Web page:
“The Wah Sing started formerly in 1965 on the first floor of the Tai Wah Restaurant opposite the ABC Cinema In Lime Street. I started the first Chinese class on a table tennis table when all of the Liverpool Chip Shops were closed for members to learn the thoughts of Chairman Mao. Later on members suggested to teach the children. People donated one child each to be taught Chinese. We would pick them up and take them home afterwards. We started with eight children we now have over two hundred and sixty! We are dedicated to educating the children.”


About the contributors

Jon Barraclough My piece is a drawing of a plastic ant with CHINA debossed on its abdomen. This is my first sense of China from being a short-sighted child – a word on a plastic, mass produced toy that’s travelled half way around the world to be in my hand. I was born in Yorkshire in the 1950s but now live and work in Liverpool. I studied Fine Art Media at Bradford and Graphic Design at Newcastle before working as a photographer in New York and London in the 1980s. Since moving to Liverpool I’ve done some teaching and worked in various guises as a graphic designer/artist. Currently I’m based at Elevator Studios as Jon Barraclough and Company and share my space with lovely, inspiring people. www.jonbarraclough.co.uk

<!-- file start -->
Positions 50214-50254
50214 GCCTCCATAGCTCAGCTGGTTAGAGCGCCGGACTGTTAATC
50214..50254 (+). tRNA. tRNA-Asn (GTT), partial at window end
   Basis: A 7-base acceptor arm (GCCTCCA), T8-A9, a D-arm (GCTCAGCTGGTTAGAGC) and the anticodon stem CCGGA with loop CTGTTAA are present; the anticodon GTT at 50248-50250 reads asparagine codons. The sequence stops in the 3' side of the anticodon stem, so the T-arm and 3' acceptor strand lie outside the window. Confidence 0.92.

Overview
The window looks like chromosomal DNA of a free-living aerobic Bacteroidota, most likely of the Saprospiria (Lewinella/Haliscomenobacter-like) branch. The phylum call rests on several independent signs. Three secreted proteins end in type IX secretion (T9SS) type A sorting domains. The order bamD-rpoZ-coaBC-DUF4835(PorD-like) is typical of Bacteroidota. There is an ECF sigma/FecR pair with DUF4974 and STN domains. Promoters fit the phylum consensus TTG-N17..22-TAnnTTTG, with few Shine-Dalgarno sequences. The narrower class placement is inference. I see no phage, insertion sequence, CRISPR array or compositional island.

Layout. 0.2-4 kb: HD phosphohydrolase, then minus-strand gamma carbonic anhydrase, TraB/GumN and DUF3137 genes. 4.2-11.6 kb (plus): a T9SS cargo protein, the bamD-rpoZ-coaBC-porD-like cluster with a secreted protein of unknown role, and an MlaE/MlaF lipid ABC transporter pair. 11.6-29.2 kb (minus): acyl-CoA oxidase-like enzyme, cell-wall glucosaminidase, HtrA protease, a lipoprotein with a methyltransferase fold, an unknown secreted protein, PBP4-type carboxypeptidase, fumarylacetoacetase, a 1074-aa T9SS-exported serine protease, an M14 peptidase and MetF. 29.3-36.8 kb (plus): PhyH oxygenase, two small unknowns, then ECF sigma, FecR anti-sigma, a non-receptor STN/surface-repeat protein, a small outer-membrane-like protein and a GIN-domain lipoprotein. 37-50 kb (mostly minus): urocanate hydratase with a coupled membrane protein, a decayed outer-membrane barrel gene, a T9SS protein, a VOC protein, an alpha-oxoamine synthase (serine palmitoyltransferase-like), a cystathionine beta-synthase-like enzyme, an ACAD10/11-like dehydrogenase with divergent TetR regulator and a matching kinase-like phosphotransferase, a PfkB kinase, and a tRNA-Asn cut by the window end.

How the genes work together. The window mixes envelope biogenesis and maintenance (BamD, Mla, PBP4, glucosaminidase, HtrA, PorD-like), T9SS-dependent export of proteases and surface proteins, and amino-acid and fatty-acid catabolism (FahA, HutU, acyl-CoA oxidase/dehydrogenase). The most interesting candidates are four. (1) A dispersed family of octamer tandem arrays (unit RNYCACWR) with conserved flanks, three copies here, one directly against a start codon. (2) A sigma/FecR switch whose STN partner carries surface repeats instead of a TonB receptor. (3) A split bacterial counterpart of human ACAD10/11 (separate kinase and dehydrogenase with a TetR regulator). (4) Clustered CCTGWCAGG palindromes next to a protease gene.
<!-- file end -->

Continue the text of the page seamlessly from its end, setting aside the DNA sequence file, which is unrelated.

John J. Campbell John J. Campbell is an artist, musician and co-founder of The Sound Agents whose work encompasses electronic soundworks, installation and group performance. He has published work nationally and internationally under his own name and various group names for over thirty years including his group Its Immaterial and the French act La Fiancée. thesoundagents@gmx.co.uk

Richard Creed “The theme of my paintings is ‘paradise lost’ where the material world evaporates into a physical or psychological disaster. Ideas of loss and alienation encompass references to iconic figures such as the astronaut and Big-foot.”

Mike Carney ‘Take It Away’ is an ongoing documentation of mysterious, abandoned, half eaten chippy dinners. In the context of this publication it is not intended as a derogatory statement aimed at the Chinese community, it is an observation of the wastefulness and arrogance of the West. Mike Carney is a Liverpool based designer and artist. He is a studio member of The Royal Standard artist collective and curates and publishes Drawing Paper with Jon Barraclough. www.mikesstudio.co.uk www.drawing-paper.tumblr.com